MERL Seminars: Discovering the Landscape

Jakobsen seminar smallIn 2013, MERL received the archives and library of the Landscape Institute. Our Spring 2015 seminar series focuses on these collections as well as the figures and themes which have shaped the English landscape over the past 200 years.

  • 1-2pm, Tuesdays* in February & March, 2015
  • Free
  • Register  
  • Conference room, Museum of English Rural Life**

**The Museum galleries and garden are closed for redevelopment until early 2016. The archives and library reading room, meeting rooms, staircase hall and gift shop remain open. Access is via the main entrance as usual, unless otherwise indicated

 

From garden space to masterplan: The Landscape Institute collections at MERL

Caroline Gould, Deputy University Archivist, University of Reading
Annabel Downs, Chartered Landscape Architect and Registered Fellow of the Society of Garden Designers

  • 10 February

In this seminar, Caroline and Annabel will explore the varied collections that came to MERL as part of its work with the Landscape Institute, including well-known landscape architects such as Geoffrey Jellicoe, Sylvia Crowe, Brenda Colvin, Milner White and more. Attendees will have the opportunity to look at drawings, plans, photographs and rare books that help to tell the story of landscape architecture in Britain.

 

Changing landscapes of farming and estates after the First World War

Jonathan Brown, MERL Honorary Fellow

  • 17 February

 

Reading Abbey revealed: An update with the architects

Giles Pritchard, Head of Historic Buildings and Conservation, Hampshire County Council
Barnaby Wheeler, Senior Architect, Hampshire County Council

  • 25 February (*Please note this is a Wednesday)

Reading Borough Council is developing an exciting plan to transform Reading's Abbey precinct into a unique historical and cultural destination. The Abbey Quarter plans will pull together a number of important historic sites, buildings and structures, under a single, co-ordinated approach. In this seminar, the Abbey Quarter architects will talk about their plans.

 

Gertrude Jekyll: Artist, gardener, craftswoman

Richard Bisgrove, Garden historian and former Course Director for the BSc in Landscape Management, University of Reading

  • 3 March
  • Please note that due to high demand for places at this seminar, it will now take place in Lecture Theatre LO22 at the Institute of Education, a 2 minute walk from the Museum. (Building 22 on the London Road campus map pdf) 

Gertrude Jekyll was, and remains, one of the most renowned English gardeners of all time, designing some 250 gardens between the closing years of the nineteenth century and her death in 1932, three years after the formation of the Institute of Landscape Architects. She also wrote a dozen or so books and contributed more than two thousand articles to Country Life and other periodicals. Preferring to be known as an ‘artist gardener’, she very rarely used the term ‘garden design’ because for her it was through gardening that the garden came into being. Richard will outline her life and work and briefly explore the relationship between the artist gardener and the landscape architect.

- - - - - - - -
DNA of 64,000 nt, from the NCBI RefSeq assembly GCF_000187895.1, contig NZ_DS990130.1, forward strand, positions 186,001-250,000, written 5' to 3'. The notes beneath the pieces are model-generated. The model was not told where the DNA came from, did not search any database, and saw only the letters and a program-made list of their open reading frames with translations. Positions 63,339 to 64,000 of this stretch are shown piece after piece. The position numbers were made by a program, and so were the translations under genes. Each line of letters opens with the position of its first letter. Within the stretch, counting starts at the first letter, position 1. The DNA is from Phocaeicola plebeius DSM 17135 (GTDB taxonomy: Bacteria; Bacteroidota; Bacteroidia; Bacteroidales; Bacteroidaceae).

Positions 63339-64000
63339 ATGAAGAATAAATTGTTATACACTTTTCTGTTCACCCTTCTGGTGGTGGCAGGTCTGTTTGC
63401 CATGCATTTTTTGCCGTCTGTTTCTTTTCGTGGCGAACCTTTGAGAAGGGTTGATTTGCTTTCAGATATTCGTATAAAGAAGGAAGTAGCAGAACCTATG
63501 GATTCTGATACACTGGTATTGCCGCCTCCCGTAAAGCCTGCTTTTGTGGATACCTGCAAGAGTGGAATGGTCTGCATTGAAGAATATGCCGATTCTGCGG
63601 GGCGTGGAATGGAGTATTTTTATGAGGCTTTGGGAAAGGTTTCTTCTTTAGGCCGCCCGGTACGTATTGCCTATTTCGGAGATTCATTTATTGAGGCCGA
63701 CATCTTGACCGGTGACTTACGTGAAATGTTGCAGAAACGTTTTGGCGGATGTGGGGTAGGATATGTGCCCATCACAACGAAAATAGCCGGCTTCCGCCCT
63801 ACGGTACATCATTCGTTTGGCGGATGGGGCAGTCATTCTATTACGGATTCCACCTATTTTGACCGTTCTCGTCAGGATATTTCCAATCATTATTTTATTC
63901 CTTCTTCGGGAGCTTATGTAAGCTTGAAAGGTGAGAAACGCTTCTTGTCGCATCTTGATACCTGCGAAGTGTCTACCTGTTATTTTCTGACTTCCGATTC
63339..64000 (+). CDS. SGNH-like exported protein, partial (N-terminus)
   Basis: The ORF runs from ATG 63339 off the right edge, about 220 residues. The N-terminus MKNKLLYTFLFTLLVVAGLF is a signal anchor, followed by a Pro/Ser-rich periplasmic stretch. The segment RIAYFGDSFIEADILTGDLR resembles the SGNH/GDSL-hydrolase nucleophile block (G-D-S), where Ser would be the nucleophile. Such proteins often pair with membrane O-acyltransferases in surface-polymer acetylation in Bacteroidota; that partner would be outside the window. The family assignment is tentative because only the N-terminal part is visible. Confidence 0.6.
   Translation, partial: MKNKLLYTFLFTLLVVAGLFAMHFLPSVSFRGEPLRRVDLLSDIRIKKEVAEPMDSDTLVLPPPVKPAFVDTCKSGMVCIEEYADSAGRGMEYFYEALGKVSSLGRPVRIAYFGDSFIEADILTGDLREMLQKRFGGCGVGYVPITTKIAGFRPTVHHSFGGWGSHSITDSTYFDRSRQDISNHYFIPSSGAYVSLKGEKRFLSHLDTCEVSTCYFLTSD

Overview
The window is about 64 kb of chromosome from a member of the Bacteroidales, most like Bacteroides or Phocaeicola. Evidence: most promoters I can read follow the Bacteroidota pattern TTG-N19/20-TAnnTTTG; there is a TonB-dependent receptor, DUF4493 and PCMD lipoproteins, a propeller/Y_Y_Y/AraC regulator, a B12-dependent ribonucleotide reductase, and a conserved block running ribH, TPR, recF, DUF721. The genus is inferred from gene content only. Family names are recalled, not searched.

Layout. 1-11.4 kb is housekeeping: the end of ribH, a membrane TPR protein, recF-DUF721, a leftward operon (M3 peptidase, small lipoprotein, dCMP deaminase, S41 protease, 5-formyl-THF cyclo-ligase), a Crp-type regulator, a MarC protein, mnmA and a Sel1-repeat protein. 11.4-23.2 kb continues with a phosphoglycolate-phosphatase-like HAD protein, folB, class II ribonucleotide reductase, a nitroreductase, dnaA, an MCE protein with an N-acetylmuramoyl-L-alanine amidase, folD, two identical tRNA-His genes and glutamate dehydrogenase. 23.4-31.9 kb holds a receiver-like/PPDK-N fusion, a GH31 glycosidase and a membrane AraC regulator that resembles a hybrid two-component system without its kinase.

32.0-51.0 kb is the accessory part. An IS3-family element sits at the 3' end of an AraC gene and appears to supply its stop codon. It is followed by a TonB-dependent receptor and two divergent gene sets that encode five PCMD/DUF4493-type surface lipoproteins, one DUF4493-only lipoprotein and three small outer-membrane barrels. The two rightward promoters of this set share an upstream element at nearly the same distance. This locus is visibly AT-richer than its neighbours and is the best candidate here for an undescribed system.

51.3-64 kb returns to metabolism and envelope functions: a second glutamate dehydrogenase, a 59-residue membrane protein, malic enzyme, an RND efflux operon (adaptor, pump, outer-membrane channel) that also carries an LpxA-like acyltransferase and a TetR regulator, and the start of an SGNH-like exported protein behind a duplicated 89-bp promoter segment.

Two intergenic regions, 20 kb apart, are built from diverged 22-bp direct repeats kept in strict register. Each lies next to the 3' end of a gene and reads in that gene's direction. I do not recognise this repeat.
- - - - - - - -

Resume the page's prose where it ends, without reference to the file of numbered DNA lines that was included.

All around is Fairy ground: Pleasure and the Regency garden

Professor Timothy Mowl FSA, Professorial Research Fellow in History of Architecture & Designed Landscapes, University of Buckingham

  • 10 March

In his richly illustrated lecture, Timothy Mowl will explore gardens, including Lord Blandford’s Whiteknights, which were characterised by exuberant formal parterres, jewelled island beds of graduated flowers, frothy basket-work borders, shrubberies laced with flowers and over-arching trellises covered with rambling roses, jasmine and clematis. Their lawns were enamelled with spring bulbs, enlivened with elegant vases, strewn with Chinese barrels for casual alfresco seating, cut with reflecting oval pools backed by specimen shrubs and dramatised by deep-delved grottoes. Every pleasure ground had its meshed aviary and pheasantry, there were fountains with writhing dolphins, rustic garden seats, thatched and pebbled-floored, Swiss-style bridges, greenhouses and conservatories overflowing with exotics. These flowery paradises were readily accessed from the house via ground-length sash windows, tree-trunked verandahs entwined with climbers and conservatories arcing out from the house into the garden. By day they were ablaze with colour and by night, lit by coloured lamps hanging from the trellises and the trees, they sparkled and glittered.

 

Order in the landscape: Rediscovering Preben Jakobsen

Karen Fitzsimon, MA Garden History, University of Buckingham; Landscape Architect

  • 17 March

Preben Jakobsen (1934-2012) was an award winning, inspiring and passionate Danish landscape architect who spent his professional life working in the UK. Through his many built works, lectures and writing he educated a generation of landscape designers. A self-declared modernist, he considered landscape design a true art form. His expressive and creative use of plants was highly regarded. He stopped working in the mid-1990s and so missed out on the world wide web. As a result his important contribution to British landscape architecture has been mostly forgotten. Using the LI archive material and other field research Karen’s illustrated talk seeks to remedy this situation and to revive an interest in the man and his work.

 

Brenda Colvin; An insight into a founder member of the Landscape Institute

  • Saturday 21st March
  • 1pm 
  • £10 payable on the day

Some of Brenda's drawings will be on display at the Study Day. Her practice partner, Hal Moggridge, will be giving a talk, as will Guy Baxter, University Archivist. This event has been organised by FOLAR; Friends of the Landscape Library and Archive at Reading.

For further information, contact folar1234@gmail.com

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